choose books2Don’t steer clear of controversial content (aka “don’t listen to moral busybodies”). We all have our personal limits and every individual has content they don’t want to read, however, there are also people who take this one step further and say “my personal taste is more important than your art”. For instance, I have seen people saying things like “I object to the book because it has such and such theme”. Again, this is not to say you shouldn’t critique it, in whatever terms you like, yet it’s not a good reason to avoid writing about what you want. Even if it doesn’t resonate with one person, someone else will like it.

writingDo worry about your own personal experience- and don’t get bogged down in trying to make it universal for everyone. This is very similar to the last one, because I know there are a lot of people who will tell you “ah but it didn’t speak to *my* experience”. Well, I hate to break it to that hypothetical person: there are billions of other people on the planet. The idea that a book has to speak to every single individual experience is frankly absurd. The only reason to get offended is if you commissioned said book as a biography 😉 If you’re concerned that it’s not going to be “real” for everyone… good news, it’s not real! So this kind of goes back to #1- it’s not worth seeking validation from everyone. As cheesy as it is, you’re not writing for everybody, you’re writing for you.

And that’s all I have for now. I have a few more personal ones, but I thought I’d leave it there, or I wouldn’t be speaking to a universal experience- JK! 😉 Do you agree or disagree with any of these? And do you have any other ideas to add to this list? Let me know in the comments!

106 thoughts on “Don’t Write X

  1. What a fantastic post! I loved everything you wrote and could not agree more.
    To the “there’s nothing new under the sun”, I may add there is. Because regardless if that story has been told before or not, it has never been told by us and from our perspective. 😊❤️
    Being true to what we want to say rather than thinking who may want to read it is fundamental I think. I agree with your point, we can not please everyone, no matter hard hard we try (and as a recovering people pleasure, I know how exhausting that can be…)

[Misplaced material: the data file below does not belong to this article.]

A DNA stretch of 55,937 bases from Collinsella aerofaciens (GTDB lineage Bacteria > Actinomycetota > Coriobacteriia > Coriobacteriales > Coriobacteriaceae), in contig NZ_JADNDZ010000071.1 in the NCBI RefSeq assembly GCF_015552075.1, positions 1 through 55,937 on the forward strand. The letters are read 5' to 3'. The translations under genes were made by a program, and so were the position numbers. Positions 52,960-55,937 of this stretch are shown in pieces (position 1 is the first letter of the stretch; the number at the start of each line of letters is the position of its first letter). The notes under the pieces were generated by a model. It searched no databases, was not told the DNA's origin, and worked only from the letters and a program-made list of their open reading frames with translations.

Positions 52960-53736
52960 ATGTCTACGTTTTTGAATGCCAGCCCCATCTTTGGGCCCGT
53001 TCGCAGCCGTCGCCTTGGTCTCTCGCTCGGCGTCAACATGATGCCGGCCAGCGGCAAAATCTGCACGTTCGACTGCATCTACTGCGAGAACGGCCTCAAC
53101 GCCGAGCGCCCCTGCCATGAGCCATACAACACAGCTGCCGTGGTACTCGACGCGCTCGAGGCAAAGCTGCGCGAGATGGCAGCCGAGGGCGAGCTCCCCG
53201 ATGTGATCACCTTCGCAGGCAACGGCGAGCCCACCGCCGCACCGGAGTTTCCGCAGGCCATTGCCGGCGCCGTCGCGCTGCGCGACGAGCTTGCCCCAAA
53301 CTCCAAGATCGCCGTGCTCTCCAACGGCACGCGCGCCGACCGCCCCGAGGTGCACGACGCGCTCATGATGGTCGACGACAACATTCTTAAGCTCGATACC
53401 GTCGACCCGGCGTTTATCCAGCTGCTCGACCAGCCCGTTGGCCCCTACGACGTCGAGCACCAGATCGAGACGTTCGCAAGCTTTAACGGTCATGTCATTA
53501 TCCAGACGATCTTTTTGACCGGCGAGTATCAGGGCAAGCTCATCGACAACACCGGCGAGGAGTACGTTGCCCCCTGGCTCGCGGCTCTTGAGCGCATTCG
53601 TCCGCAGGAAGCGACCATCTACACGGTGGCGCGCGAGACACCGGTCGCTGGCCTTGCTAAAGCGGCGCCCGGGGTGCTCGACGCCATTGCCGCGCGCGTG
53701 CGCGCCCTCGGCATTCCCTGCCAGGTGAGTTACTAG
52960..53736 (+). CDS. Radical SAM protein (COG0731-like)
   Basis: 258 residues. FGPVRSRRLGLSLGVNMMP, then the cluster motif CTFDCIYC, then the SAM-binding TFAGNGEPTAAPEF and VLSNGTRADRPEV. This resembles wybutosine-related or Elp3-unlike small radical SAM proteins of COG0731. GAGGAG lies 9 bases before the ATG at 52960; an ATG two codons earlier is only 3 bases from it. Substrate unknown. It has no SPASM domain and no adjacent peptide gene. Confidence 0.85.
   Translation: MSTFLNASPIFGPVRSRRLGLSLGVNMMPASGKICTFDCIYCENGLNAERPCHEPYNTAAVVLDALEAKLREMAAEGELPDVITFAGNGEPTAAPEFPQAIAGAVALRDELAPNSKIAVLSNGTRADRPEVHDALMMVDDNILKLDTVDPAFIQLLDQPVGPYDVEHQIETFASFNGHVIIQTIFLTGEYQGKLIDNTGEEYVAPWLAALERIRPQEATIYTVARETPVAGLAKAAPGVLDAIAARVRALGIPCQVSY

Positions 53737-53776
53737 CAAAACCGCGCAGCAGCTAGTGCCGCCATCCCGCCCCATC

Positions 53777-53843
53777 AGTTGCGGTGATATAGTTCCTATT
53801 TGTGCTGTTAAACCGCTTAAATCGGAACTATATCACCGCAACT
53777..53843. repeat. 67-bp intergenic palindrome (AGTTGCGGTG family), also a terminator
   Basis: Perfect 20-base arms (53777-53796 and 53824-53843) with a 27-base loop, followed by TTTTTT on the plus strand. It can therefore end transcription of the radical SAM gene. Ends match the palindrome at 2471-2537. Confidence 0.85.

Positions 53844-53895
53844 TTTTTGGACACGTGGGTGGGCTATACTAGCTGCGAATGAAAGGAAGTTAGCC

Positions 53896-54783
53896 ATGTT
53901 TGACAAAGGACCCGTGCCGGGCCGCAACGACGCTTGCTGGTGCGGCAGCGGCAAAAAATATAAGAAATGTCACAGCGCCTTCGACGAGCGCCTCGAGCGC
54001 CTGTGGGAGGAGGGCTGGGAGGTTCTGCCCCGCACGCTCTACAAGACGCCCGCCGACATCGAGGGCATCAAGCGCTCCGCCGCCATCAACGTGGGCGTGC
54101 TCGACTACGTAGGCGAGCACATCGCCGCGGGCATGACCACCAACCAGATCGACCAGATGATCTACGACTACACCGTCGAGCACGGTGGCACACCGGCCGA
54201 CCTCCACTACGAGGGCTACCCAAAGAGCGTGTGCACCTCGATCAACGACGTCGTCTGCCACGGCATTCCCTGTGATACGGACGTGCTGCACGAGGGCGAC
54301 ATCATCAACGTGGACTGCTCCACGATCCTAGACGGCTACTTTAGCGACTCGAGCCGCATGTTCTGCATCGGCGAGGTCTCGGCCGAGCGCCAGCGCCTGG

Liked by 4 people

    1. Thank you so much!!
      I actually really agree- even for things that are retellings, it’s going to have something there that’s not been touched on- I love learning new lessons from old stories (and it’s why I can never stay away from retellings!) So I love how you put that! 😊<3 I just don't want it to be a point of anxiety for people if that makes sense.
      Absolutely! I'm glad you agree there! And yes for sure!

      Liked by 2 people

  2. This is ABSOLUTELY true, in so many ways!!! You CANNOT please all of the people all of the time — and the road to hell is paved by the exhausted souls who tried. Most writers don’t get all hung up on making sure the entire planet likes their work; indeed, I get so excited when just a handful of gushing reviews of my latest release turn up on social media — the fact even those few really loved it makes me so happy! And while it would be fantastic to sell a million copies, I am very aware this is highly unlikely, and I don’t consider myself unsuccessful if my sales only hit a hundred a year. As long as most of my readers are enjoying what I’m producing, it’s worth it to keep going!

    And are there folks who will never read my work, and not care that they didn’t? Oh, yeah. Does that bother me? A little tiny bit. Does it totally demoralize me and make me want to stop writing? God, no!

    Liked by 3 people

  3. Really, really great advice. I especially love the part where you describe how writers write in what they deem a specific format and just assume that’s just how it works across the board and everyone will or should love it. It’s just not realistic and as I always say, you should go in knowing that there are going to be people who don’t like your story or writing style or anything. Also, massively agree about the people pleasing. If you aren’t writing for you then I feel like the passion is completely sucked out of the sorry before it could even get a chance to gain a tiny spark. Aaah! Great post!

    Liked by 2 people

  4. Good stuff! As a pastor I’d say that pretty much all of these apply to teaching/preaching as well. I’ve occasionally prefaced a potentially controversial sermon with a mostly-serious “I have to fear God more than I fear you…” 🙂

    Liked by 4 people

  5. Yes! I remember when I first started writing, I was worried I wasn’t following “the rules.” Once I decided to forget “the rules,” and wrote for myself, everything became so much more enjoyable! Great advice!

    Liked by 2 people

  6. Yes! Great post as always! That old chestnut if you try to please everyone you wind up pleasing no one definitely applies to blogging. I try not to take anything personally when reading reviews (or any writing really) though I must admit the one thing that will bother me is when the writer goes off on other readers. Like you can not like a book all you want (or think its the greatest thing ever) and I want to hear about it but you don’t need to trash people who don’t agree with you.